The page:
I am not trying to say that DNA is random. But, there is “chance” involved in which genes mutate in which ways, and how often they mutate, and how often said mutations are beneficial. Then you’ve got the problem of how damn many mutations it would take to get from amoeba to human. This takes time. I’m just looking for a “coulda happened” versus a “not likely from a mathematical standpoint”. I understand Evolution well enough to know that I’ve got a damn good point here somewhere, I’m just not sure if I know how to communicate it to others.

Know what I mean?

Right, because if evolutionists only had the random mutation model, we would be screwed. That would take many times the life of the universe for all of those base pairs to assemble together just so and make a higher life-form. Non-random selection is the thing that makes it all come together and that has nothing to do with the Monkeys at a typewriter problem.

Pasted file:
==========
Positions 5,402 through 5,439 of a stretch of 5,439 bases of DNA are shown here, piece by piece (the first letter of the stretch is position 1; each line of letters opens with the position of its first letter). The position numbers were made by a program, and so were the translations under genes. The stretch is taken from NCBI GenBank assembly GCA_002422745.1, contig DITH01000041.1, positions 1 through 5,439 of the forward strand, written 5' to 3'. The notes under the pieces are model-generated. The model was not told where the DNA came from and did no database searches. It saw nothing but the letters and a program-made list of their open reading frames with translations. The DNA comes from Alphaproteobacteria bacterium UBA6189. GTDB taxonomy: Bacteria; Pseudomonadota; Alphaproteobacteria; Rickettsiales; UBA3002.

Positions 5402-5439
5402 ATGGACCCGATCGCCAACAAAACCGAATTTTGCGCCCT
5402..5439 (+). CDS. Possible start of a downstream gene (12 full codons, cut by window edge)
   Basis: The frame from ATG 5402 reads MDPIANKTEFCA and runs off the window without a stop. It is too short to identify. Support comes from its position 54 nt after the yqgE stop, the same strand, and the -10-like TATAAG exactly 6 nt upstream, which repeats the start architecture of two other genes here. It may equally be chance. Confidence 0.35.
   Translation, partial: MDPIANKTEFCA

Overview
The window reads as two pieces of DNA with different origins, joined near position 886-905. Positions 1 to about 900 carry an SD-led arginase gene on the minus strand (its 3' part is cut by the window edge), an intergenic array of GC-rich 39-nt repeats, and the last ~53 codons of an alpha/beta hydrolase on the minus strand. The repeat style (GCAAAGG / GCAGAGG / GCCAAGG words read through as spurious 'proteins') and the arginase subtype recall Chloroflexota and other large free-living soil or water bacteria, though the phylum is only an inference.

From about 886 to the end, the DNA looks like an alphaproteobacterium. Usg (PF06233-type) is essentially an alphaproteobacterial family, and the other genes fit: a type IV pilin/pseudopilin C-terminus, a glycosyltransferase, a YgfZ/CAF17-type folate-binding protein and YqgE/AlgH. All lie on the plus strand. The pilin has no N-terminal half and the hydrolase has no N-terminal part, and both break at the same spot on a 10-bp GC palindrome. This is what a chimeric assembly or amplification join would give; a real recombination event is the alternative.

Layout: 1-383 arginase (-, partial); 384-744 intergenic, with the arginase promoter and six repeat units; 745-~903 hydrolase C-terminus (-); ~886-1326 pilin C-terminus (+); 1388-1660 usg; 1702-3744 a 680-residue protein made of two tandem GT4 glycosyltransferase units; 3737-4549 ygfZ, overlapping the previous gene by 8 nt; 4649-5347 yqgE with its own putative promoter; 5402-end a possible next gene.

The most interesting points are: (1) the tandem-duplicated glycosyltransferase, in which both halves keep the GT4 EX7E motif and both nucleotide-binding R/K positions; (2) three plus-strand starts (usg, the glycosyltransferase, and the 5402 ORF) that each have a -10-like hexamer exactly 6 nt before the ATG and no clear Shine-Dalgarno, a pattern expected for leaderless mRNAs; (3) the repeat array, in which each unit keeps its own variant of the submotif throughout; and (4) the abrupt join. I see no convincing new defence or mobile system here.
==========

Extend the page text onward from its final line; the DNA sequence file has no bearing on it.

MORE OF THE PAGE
All I’m saying is that it got me to thinking. I’m not trying to imply any sort of continuity between the arguments.

If I’m stupid enough to have made it seem that way, my bad.

Then why bring up the monkeys on keyboards argument at all?

The human genome only contains around 20-25,000 genes. If you assume each of them were there from the beginning of time, it would take far less than 6 billion years to evolve the right combinations of the human genome. Just look at how we selectively breed captive mammals over the course of only a couple centuries and realize life has been on this planet for over 10 million times that.

I’m not well-versed enough in evolutionary biology to tell you how long it takes to evolve each gene, or even if that process is well-understood.

OK…if you can’t follow this, I suppose it’s hopeless.

The thread about the monkeys got me to thinking. It was an intellectual stimulant. I understand that it is not directly related. However, the people involved in that debate showed significant mathematical ability. Hence, I wondered if there were a way to determine mathematically how organisms evolved. There is obviously a certain number of genes involved, a certain number of them changed over a certain period of time. Do you follow?